Baby Care Basics:
5 Must-Know Tips for That First Week Home

1. Baby wipes
Most docs recommend avoiding premoistened diaper wipes for the first month of baby's life since some of their chemicals can irritate a newborn's tender skin. Instead, use cotton balls dipped in warm water. When baby’s ready for regular wipes, choose ones that are alcohol-free and unscented to prevent irritation.

2. Bath time
Until baby’s umbilical cord is off and healed, baby can only take sponge baths. Start by soaking your baby a little. Make sure to always keep one hand on baby, and remember that infants are especially slippery when wet. Start with his face–one area at a time since covering the whole face with a washcloth can be scary -- and work your way down. Make sure to thoroughly wash inside all the folds (under the arms, in the neck, the genital area, etc.) and save baby’s dirtiest parts -- aka the diaper area -- for last. Then, move back up and wash baby’s hair. And note: There’s no need to bathe more than every few days.

3. Newborn skin
At birth, baby's skin will probably appear to be dry. How come? It’s in the process of peeling off an entire waterproof layer of sorts. But in general, a baby's skin doesn’t need much specialized care -- just lots of TLC. A mild cleanser is safe, though many people recommend just plain water. Your baby's face takes a lot of abuse (just think of all that spitting!), so do your best to keep it clean. But if baby's skin seems excessively dry, irritated or itchy, or if you notice a rash or breakout, consult your pediatrician ASAP.

4. The umbilical cord get sucked into registering for cute toys or outfits Umbilical cord care has changed dramatically over the last 20 years; now, many hospitals recommend doing nothing but keeping the cord dry (read: sponge baths only). But some pediatricians still recommend using alcohol on the cord with each diaper change to speed up the healing process. That way you’ll be able to give your baby real baths, as opposed to sponge baths, sooner. So find out what your doctor recommends.

5. Fingernails and toenails
The safest way to keep a newborn’s nails short is to just file them and not cut them at all. Since the skin of the fingers is usually attached to the back of the nail, cutting the nails often results in nipping the fingertip too (ouch!). Even though the bleeding is minor and can be stopped quickly with a little pressure, it's very upsetting to the parent -- and always seems like a lot more blood than it really is! Once baby is a little older (18 months), you can cut their nails while they’re asleep.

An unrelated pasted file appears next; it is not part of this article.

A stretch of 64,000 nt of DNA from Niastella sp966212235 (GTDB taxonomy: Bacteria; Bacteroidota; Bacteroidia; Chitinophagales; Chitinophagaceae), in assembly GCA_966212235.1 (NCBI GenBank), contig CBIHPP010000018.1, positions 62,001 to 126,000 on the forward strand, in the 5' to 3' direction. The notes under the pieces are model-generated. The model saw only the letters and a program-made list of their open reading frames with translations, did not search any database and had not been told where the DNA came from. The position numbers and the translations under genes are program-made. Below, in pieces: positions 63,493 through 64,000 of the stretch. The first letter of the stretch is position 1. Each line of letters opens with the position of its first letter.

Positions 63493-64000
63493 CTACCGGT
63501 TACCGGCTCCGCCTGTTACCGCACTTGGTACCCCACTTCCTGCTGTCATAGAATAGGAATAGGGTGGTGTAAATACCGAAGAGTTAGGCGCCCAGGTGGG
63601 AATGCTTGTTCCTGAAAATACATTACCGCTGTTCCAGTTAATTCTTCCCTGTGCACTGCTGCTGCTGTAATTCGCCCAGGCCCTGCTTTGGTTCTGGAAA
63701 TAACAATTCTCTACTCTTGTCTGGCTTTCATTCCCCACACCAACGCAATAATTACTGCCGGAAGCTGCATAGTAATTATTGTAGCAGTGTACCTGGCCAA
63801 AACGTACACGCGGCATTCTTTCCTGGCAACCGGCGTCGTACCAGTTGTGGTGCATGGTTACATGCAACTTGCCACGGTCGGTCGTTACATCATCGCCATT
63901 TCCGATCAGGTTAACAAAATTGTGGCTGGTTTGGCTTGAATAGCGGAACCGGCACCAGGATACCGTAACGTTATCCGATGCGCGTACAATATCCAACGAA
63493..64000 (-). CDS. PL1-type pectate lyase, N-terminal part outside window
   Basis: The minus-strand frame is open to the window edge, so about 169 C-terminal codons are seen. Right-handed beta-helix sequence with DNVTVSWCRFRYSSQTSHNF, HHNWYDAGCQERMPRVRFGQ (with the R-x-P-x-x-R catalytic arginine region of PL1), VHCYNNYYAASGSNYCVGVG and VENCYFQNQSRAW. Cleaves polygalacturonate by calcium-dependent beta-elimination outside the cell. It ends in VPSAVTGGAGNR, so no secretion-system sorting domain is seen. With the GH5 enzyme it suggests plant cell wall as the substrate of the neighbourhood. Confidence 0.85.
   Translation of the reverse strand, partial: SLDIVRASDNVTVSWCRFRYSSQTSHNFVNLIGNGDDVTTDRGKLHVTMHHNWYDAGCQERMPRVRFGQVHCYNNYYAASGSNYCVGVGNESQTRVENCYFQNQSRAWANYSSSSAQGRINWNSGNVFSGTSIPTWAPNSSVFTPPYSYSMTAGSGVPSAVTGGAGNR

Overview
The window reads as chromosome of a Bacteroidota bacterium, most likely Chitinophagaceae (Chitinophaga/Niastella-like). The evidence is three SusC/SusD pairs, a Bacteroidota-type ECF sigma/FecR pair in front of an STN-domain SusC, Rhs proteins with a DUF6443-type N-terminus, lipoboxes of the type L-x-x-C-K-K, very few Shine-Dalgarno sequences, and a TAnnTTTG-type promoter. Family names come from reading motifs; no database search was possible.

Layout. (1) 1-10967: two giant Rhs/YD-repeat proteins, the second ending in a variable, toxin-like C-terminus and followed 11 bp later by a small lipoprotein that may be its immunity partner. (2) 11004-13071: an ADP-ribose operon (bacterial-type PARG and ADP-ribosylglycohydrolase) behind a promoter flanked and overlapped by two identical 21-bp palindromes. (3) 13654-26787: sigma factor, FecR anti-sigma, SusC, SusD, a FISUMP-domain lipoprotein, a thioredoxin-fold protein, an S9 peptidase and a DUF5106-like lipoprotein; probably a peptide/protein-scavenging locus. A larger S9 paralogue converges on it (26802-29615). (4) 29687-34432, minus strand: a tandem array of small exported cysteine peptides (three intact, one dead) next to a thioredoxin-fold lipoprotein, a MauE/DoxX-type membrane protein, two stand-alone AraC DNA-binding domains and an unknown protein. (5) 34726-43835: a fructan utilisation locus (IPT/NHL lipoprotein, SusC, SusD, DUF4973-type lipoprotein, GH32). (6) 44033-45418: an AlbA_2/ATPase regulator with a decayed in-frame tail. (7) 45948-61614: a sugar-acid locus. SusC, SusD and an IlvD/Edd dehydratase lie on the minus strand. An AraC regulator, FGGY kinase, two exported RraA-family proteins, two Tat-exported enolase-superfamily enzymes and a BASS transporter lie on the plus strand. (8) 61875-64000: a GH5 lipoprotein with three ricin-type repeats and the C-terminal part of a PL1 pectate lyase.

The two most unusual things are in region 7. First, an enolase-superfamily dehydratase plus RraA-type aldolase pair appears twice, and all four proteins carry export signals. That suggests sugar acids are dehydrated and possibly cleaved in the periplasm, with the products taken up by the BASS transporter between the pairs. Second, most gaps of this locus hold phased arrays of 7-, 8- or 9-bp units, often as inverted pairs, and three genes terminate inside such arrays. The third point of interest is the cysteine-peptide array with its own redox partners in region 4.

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Why are baby’s teeth growing in crooked?

Find out if you should be worried about baby's teeth growing in crooked.

Re:

Find out if you should be worried about baby's teeth growing in crooked.

The Bump Expert

Crooked teeth are usually genetic, but not in the way you might think. Sometimes, a child inherits her father’s larger teeth and her mother’s smaller jaw -- which may cause some trouble. If that’s the case, when the teeth begin to grow in, they start fighting for position because there isn’t enough space for them in the arch of the mouth. That can lead to crowding.

Another reason for crooked teeth might be baby’s habit of sticking her fingers in her mouth. If baby’s a thumb-sucker, she’ll put her thumb tightly between the upper and lower teeth when her mouth is closed. That places pressure on the upper front teeth and pushes them out. At the same time, the lower teeth are pushed back into the mouth, which can cause crowding. In some other cases, extra teeth develop, and crowding occurs because there isn’t enough room.

If you’re seeing spaces between baby’s teeth, know that that’s a good thing. If the teeth are all crowded, then it’s very likely that when baby gets permanent teeth, they’ll be crowded too, and she’ll benefit from getting braces. You don’t have to wait for the adult teeth to come in to do something about crowding. Even at a young age, your baby’s teeth can be analyzed for deficiencies in arch length so treatment can be started. Children as young as four years old could get a removable retainer-like appliance that helps guide the growth of the arches in the mouth so that they can better accommodate the teeth size. Early arch expansion can make orthodontic treatment of the permanent teeth easier and more stable, if it’s even needed at all.